Opinion Politics South Sudan



Working for peace, forgiveness, healing, and reconciliation in South Sudan (Photo credit: Catholic Relief Services)
Working for peace, forgiveness, healing, and reconciliation in South Sudan (Photo credit: Catholic Relief Services)

June 09, 2014(Nyamilepedia) — Having lived through the 1983 experience in South Sudan: war, starvation, displacement, diseases and other unnecessary sufferings such as tribal divisions, and living in exile as a refugee, I have words of experience and strong convictions about what South Sudan, our suffering country, needs.


We need to begin nation-building in which all of the diverse cultures will be embraced. We need to find a way to benefit from diversity and benefit from unity, as opposed to all the negativity of tribal divisions. If we do this, the next generation will have a sense of belonging to a nation, with continuing pride and identity in our tribal roots. All of the diverse tribes can unite in a larger sense of unity and positive citizenship within an over-arching national identity.

Our tribal backgrounds would no longer be excuses for aggression and division, but would be sources of celebration, as differences to share and make unique contributions to the whole.

Truly, we can learn from all those tragedies we went through. Now we can begin to create a truly democratic and free citizenship based on human rights, and a government that builds on the grassroots need and contributions of ordinary people, rather than dividing and destroying civic life and the structures that exist for the protection of ordinary people. We want provision of basic human rights such as shelter, health care, education, safety, housing, food, respect and the protection of human rights.

I want to be part of a country that inherits the kind of culture our fathers died for; it has to be a country that recognizes and identifies the human assets, to provide equal access to economic, political, social and cultural resources.

The government needs to respect and protect the lives of citizens, provide the opportunities of safe neighbourhoods, a voice in development of government and economic policies, and youth employment opportunities. The constitution must reflect the voices and rights of the people: free, fair and properly provided, and the government must practice these policies in a truly democratic new tradition that increases the rights of women, children, youth, elderly, and those with life challenges.


Where are we starting from now? The current situation does not truly respect what we were hoping and dreaming of in the new nation of South Sudan ; our hopes for a new democracy, prosperity, unity, peace and stability have been dashed.

How did this disillusionment come about? It came about because the government allowed genocide within the country’s capital, and the violence escalated to the other cities. It divided our national army and took on a strong ethnic theme. It began, as we all know, with the President’s ethnic-based militias, targeting and killing one ethnic group: namely the Nuer.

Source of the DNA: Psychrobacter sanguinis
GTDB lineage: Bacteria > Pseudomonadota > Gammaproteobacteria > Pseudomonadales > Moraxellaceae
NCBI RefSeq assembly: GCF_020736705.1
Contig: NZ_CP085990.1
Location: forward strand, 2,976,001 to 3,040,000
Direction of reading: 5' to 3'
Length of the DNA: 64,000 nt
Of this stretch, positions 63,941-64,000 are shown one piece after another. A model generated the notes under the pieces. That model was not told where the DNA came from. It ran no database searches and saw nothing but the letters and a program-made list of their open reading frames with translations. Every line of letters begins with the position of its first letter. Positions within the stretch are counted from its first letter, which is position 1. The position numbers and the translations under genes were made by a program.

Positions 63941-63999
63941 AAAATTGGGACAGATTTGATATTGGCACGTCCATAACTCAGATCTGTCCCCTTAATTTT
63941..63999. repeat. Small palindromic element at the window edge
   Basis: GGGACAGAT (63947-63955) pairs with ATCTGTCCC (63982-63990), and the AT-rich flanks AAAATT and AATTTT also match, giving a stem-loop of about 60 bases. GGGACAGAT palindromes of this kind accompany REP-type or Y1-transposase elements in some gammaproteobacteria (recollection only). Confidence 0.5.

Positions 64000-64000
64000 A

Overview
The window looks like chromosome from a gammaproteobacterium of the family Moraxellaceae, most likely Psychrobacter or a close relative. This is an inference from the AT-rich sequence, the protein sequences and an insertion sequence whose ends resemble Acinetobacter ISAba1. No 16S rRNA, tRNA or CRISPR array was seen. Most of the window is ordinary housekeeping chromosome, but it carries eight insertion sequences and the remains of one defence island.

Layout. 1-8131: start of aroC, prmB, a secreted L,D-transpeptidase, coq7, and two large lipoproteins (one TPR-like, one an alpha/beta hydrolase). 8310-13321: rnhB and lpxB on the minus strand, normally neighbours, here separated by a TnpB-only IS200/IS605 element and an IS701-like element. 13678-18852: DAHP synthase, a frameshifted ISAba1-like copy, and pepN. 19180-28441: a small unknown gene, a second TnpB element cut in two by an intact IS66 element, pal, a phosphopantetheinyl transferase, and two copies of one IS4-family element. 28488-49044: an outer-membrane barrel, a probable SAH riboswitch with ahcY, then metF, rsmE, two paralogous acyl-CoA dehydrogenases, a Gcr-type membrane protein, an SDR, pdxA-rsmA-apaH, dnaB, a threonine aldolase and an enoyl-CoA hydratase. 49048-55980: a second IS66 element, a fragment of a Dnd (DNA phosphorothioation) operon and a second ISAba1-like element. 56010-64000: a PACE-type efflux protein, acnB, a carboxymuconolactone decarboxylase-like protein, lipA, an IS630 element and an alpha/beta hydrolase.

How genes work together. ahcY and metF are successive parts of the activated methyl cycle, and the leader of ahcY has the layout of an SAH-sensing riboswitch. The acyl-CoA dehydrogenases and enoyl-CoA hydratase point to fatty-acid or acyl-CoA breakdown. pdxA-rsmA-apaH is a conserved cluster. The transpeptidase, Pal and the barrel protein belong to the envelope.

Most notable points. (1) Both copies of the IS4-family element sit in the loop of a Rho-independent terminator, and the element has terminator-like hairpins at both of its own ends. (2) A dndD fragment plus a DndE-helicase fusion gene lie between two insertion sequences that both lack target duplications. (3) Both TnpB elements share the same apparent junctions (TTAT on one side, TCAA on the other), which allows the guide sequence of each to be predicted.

This has sent citizens of all ages fleeing for safety, which damages the economic and civil society of our country, and will take immense effort to recover from. This will take cooperation between diverse groups to heal the trauma.


Some people believe that reconciliation means an apology, a hand shake and perhaps some financial compensation. This is not a description of true reconciliation! Real reconciliation involves an honest confrontation between people who have been harmed or disadvantaged, , who meet with those who have caused them to be harmed. Both the victim and the perpetrator speak from their own experiences, and if the perpetrator admits his or her regret for the hurt that was done to the victim, a sincere apology can be made. If the person who was victimized accepts the apology, acceptable reparation can be discussed, and healing can be experienced by both individuals: the victim and the perpetrator.

This model of reconciliation is often brushed aside, because it takes time, honesty, an opening of hearts, a chance of healing, and real change for the future. This is more or less the model that was followed by the “Truth and Reconciliation” process in South Africa. It was painful and intense, but it led to many people being freed from the bitterness and hopelessness created by harmful actions that were carried out during the times when aggression was out of control.

Reconciliation is a two-way street in which both sides engage with sincerity and honesty. It is rare, but there are examples in “restorative justice” approaches.


I appeal to you to put your voices together to seek support from the Canadian Government and the United Nations to stop the hostilities and preserve the population. We cannot create peace by joining warlike activities such as social media that is aimed at increasing anger and agitation. Communities here and in Africa need workshops and seminars for anti-genocide education and conflict prevention. Wherever we are, we need special programs for emotional and social rehabilitation to make a positive transition from a war orientation to nonviolent peacemaking strategies.

I would be happy to discuss this vision of creating security, peace, positive communities, unity, prosperity and democracy as an alternative to violent actions that further destroy the normal lives of civilians in South Sudan. I include non-African Canadians in my challenge to understand and assist with peacemaking approaches and rebuilding of the war-torn country of South Sudan. These are global issues; we all share responsibility when humans anywhere are suffering.

Simon T. Mach is a concern South Sudanese. He can be reached at simontmach@gmail.com

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